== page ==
rtems_task_set_priority directive is used to obtain or change the
current priority of either the calling task or another task. If the new
priority requested is
RTEMS_CURRENT_PRIORITY or the task’s actual priority,
then the current priority will be returned and the task’s priority will remain
unchanged. If the task’s priority is altered, then the task will be scheduled
according to its new priority.
rtems_task_restart directive resets the priority of a task to its
7.3.7. Changing Task Mode¶
rtems_task_mode directive is used to obtain or change the current
execution mode of the calling task. A task’s execution mode is used to enable
preemption, timeslicing, ASR processing, and to set the task’s interrupt level.
rtems_task_restart directive resets the mode of a task to its original
7.3.8. Task Deletion¶
RTEMS provides the
rtems_task_delete directive to allow a task to delete
itself or any other task. This directive removes all RTEMS references to the
task, frees the task’s control block, removes it from resource wait queues, and
deallocates its stack as well as the optional floating point context. The
task’s name and ID become inactive at this time, and any subsequent references
to either of them is invalid. In fact, RTEMS may reuse the task ID for another
task which is created later in the application. A specialization of
rtems_task_exit which deletes the calling task.
Unexpired delay timers (i.e. those used by
rtems_task_wake_when) and timeout timers associated with the task are
automatically deleted, however, other resources dynamically allocated by the
task are NOT automatically returned to RTEMS. Therefore, before a task is
deleted, all of its dynamically allocated resources should be deallocated by
the user. This may be accomplished by instructing the task to delete itself
rather than directly deleting the task. Other tasks may instruct a task to
delete itself by sending a “delete self” message, event, or signal, or by
restarting the task with special arguments which instruct the task to delete
7.3.9. Setting Affinity to a Single Processor¶
On some embedded applications targeting SMP systems, it may be beneficial to
lock individual tasks to specific processors. In this way, one can designate a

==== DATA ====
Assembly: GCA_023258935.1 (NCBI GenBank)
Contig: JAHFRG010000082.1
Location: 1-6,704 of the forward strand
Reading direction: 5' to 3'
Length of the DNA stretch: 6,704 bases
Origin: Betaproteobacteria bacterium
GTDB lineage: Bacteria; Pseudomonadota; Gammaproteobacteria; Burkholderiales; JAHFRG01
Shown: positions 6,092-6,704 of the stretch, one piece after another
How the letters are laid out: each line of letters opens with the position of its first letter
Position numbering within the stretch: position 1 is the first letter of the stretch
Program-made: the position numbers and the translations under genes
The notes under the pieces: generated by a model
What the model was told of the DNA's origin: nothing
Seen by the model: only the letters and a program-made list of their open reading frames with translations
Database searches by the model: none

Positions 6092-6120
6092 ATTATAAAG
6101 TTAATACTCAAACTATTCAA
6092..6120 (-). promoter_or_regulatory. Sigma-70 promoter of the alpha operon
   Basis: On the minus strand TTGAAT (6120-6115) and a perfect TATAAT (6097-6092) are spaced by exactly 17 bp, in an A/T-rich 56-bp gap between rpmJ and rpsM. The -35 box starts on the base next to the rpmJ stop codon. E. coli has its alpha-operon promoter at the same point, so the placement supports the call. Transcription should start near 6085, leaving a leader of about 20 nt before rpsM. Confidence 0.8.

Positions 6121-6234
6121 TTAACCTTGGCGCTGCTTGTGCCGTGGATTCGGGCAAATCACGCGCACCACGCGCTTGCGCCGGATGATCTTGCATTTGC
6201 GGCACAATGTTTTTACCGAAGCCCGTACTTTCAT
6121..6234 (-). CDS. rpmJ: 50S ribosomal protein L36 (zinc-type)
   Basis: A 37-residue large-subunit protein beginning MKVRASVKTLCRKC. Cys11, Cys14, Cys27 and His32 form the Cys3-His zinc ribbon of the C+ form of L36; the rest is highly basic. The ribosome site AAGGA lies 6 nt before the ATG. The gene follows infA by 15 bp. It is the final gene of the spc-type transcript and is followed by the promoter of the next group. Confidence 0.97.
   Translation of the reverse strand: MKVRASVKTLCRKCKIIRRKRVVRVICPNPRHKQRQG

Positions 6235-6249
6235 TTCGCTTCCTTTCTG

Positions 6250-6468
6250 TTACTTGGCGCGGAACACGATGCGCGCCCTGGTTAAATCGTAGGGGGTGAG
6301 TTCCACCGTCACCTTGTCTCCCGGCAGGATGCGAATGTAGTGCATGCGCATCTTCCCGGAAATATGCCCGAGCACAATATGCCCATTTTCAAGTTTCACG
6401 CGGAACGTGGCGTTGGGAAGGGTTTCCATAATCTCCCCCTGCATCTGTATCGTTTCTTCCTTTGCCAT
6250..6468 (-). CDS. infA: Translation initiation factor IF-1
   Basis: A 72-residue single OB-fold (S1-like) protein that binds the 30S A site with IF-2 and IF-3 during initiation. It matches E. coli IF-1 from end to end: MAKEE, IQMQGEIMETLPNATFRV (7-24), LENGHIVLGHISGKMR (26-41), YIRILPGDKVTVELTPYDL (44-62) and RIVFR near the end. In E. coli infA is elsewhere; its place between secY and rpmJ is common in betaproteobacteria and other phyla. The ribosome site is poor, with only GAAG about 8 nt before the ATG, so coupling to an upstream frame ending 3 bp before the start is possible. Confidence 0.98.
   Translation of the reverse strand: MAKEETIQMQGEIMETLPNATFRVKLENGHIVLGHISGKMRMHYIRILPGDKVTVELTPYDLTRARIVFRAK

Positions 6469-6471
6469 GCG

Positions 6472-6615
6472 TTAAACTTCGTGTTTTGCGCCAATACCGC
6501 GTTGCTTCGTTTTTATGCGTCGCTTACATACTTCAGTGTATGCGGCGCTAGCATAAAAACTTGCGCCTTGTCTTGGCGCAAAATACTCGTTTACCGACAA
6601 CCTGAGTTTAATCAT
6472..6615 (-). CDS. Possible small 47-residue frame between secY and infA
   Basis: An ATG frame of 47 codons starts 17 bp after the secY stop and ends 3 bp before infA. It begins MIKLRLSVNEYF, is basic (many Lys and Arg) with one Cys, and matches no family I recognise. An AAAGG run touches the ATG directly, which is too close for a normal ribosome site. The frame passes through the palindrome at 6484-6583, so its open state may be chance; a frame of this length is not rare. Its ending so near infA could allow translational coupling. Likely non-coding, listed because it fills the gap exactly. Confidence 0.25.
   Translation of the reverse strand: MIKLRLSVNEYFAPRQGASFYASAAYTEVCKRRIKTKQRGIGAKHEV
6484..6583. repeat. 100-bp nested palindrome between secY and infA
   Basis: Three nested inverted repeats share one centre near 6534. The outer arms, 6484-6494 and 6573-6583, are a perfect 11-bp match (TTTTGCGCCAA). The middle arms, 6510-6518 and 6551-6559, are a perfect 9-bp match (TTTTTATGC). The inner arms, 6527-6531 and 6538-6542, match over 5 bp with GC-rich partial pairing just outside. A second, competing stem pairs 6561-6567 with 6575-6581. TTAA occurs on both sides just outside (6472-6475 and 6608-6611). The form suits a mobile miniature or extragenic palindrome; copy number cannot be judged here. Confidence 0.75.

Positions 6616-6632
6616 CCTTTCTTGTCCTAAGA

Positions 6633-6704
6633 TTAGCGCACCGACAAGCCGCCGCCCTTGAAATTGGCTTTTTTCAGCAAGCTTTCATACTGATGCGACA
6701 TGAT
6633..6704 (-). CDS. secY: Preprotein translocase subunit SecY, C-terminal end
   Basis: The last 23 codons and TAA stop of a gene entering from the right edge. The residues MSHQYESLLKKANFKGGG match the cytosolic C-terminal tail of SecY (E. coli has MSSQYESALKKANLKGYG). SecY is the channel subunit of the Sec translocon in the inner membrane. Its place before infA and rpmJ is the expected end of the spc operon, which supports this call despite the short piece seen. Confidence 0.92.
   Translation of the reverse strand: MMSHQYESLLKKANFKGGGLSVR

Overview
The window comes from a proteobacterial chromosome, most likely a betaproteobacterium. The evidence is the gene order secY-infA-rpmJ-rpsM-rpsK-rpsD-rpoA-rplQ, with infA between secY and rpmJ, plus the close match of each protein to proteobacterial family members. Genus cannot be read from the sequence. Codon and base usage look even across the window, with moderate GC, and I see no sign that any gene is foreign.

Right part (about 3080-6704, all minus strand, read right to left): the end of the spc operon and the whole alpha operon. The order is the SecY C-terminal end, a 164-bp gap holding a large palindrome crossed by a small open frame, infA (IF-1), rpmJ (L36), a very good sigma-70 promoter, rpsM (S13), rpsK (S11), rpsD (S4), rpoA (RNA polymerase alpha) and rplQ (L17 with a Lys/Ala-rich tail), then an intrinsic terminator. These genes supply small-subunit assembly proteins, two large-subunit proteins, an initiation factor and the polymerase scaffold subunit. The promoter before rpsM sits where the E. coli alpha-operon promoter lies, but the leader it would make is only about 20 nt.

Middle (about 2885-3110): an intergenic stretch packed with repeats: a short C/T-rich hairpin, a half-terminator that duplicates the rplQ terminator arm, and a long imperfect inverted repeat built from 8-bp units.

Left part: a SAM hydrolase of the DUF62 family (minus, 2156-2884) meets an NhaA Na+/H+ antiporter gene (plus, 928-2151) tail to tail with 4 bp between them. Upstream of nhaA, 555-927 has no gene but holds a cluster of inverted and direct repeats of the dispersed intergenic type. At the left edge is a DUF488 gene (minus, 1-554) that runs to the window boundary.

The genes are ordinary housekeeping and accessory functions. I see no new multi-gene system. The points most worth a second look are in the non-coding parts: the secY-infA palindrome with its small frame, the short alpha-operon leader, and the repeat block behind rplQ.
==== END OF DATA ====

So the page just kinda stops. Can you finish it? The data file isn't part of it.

processor for I/O tasks, another for computation, etc.. The following
illustrates the code sequence necessary to assign a task an affinity for
processor with index
void pin_to_processor(rtems_id task_id, int processor_index)
sc = rtems_task_set_affinity(task_id, sizeof(cpuset), &cpuset);
assert(sc == RTEMS_SUCCESSFUL);
It is important to note that the
cpuset is not validated until the
rtems_task_set_affinity call is made. At that point, it is validated
against the current system configuration.
7.3.10. Transition Advice for Removed Notepads¶
Task notepads and the associated directives TASK_GET_NOTE - Get task notepad entry and TASK_SET_NOTE - Set task notepad entry were removed in RTEMS 5.1. These were never thread-safe to access and subject to conflicting use of the notepad index by libraries which were designed independently.
It is recommended that applications be modified to use services which are thread safe and not subject to issues with multiple applications conflicting over the key (e.g. notepad index) selection. For most applications, POSIX Keys should be used. These are available in all RTEMS build configurations. It is also possible that thread-local storage (TLS) is an option for some use cases.
7.3.11. Transition Advice for Removed Task Variables¶
Task notepads and the associated directives TASK_VARIABLE_ADD - Associate per task variable, TASK_VARIABLE_GET - Obtain value of a per task variable and TASK_VARIABLE_DELETE - Remove per task variable were removed in RTEMS 5.1. Task variables must be replaced by POSIX Keys or thread-local storage (TLS). POSIX Keys are available in all configurations and support value destructors. For the TLS support consult the RTEMS CPU Architecture Supplement.